'Alpha Protocol' starts in similar fashion to (surprise) -- 'Mass Effect 2.' Disoriented you awaken off a hospital bed unaware of your surroundings. Fighting your way out of a secured set of rooms you will learn that you’re not only an intergalactic Specter who once saved the galaxy, but you have been rebuilt by a mysterious corporation after a near death experience... or is that some other game?! Jokes aside, you are 'Michael Thorton,' and you have been drugged by your own agency, 'Alpha Protocol,' which could be the earthly start of ‘Cerberus.’ Apparently, as you find out, they (the Alpha Protocol higher ups) drugged you up and staged an elaborate escape mission to test your skills, an odd prerequisite before you become an agency soldier. This continues with multiple training sessions that gets you up to speed with all the controls and nuances of the gameplay. Then once you are confident in your skills, it is out to the field.
The whole introductory aspect of 'Alpha Protocol' is a little dragged out, which is tragic because I can see a lot of gamers putting down the controller before the game has a chance to sprout. It was an intelligent approach to teach “everything” about the game right from the get go, but it is a little dry and takes around a hour before your really get going. A more piratical "on the field training" might have been a better way to go.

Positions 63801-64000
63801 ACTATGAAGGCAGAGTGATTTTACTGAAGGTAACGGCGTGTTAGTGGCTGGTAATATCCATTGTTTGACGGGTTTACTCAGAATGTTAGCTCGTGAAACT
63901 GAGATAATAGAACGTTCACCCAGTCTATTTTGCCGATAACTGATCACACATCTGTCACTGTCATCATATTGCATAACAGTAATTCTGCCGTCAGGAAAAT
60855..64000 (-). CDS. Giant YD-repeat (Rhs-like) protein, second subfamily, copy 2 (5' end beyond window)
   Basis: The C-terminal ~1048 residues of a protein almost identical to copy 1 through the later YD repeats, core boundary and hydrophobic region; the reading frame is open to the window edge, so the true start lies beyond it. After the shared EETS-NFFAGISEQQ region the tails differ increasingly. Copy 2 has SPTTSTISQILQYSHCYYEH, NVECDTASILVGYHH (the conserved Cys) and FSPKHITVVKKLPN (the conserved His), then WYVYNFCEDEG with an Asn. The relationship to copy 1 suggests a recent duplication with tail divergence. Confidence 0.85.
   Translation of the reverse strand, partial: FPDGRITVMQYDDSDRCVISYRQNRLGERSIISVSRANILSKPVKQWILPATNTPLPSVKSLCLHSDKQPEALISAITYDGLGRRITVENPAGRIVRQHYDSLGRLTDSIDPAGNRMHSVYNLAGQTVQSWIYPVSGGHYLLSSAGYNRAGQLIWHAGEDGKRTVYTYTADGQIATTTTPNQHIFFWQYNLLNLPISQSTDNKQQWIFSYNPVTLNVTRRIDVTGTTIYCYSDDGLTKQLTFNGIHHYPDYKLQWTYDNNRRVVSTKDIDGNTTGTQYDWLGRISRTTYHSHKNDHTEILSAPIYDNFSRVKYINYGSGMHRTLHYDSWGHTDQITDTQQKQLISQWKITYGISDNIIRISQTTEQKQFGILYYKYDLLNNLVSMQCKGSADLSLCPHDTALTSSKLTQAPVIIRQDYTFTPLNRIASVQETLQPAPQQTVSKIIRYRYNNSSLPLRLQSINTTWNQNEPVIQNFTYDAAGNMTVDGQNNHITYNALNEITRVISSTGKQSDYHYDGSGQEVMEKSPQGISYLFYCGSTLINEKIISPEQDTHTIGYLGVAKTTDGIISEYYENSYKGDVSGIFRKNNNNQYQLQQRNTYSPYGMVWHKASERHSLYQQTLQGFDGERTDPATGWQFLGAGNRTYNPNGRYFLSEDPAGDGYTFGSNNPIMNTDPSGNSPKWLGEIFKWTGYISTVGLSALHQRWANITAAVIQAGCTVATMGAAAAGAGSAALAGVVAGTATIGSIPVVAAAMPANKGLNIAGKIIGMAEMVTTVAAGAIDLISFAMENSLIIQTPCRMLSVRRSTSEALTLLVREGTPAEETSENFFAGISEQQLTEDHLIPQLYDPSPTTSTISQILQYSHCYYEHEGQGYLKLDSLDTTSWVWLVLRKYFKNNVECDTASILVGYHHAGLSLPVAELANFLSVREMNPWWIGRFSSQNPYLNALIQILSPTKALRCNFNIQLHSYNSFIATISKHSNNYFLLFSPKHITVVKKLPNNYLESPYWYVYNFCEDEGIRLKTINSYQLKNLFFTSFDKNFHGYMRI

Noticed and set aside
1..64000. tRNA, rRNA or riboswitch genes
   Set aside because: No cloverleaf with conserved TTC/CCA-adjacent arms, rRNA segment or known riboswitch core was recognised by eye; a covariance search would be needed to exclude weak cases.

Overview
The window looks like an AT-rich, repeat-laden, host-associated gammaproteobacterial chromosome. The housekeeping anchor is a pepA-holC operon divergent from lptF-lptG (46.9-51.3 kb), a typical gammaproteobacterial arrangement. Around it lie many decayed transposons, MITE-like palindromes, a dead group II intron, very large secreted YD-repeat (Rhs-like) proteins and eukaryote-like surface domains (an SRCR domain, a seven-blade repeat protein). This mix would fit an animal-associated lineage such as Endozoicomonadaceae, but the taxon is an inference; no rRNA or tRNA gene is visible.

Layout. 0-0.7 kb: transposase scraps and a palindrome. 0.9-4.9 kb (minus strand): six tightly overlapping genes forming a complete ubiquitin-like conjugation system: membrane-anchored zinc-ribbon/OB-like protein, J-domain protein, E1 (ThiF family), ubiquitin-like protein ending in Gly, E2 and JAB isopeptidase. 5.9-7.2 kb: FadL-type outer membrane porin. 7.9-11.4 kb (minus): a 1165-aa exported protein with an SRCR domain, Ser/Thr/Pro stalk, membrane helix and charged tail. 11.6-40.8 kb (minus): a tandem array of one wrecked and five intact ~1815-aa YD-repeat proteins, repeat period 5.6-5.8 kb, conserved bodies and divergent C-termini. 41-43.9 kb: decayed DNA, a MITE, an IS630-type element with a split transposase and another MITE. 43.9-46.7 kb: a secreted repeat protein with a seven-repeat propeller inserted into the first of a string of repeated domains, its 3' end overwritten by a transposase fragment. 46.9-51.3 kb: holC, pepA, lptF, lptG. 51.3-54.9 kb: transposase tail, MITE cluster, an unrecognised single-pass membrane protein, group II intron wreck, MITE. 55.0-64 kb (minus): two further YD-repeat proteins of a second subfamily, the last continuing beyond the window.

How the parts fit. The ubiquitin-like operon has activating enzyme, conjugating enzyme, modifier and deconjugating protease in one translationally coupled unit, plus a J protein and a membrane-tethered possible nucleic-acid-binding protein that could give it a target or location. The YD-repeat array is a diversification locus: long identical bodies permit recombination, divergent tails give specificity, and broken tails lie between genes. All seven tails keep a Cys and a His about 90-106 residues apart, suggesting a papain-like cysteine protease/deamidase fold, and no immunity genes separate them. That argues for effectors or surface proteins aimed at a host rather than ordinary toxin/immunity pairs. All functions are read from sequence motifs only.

It is up to you, Recruit
Michael starts in the typical role of a “mysterious mercenary,” a member of an equally cryptic ‘Alpha Protocol,’ a secret organization that operates outside the jurisdiction of the United Sates government. As a young recruit, you have to head out in several missions that include the normal range of espionage behaviour from bugging locations, sabotaging equipment, saving hostages and more. ‘Alpha Protocol’ starts you off in Saudi Arabia, however you will have the chance to visit Rome, Moscow, and Taipei as well. In some instances, Michael Thorton starts to feel like an old familiar gaming stealth star ‘Sam Fisher,’ with a twist. In a estranged way Thorton has more personality than Sam, however, Alpha Protocol’s dip into the stealth world doesn’t stack up to the mastery of Tom Clancy. It is good for an introductory effort, but it's not going to hold you like a Tom Clancy game, most notably ‘Splinter Cell.’
Better Working Conditions Required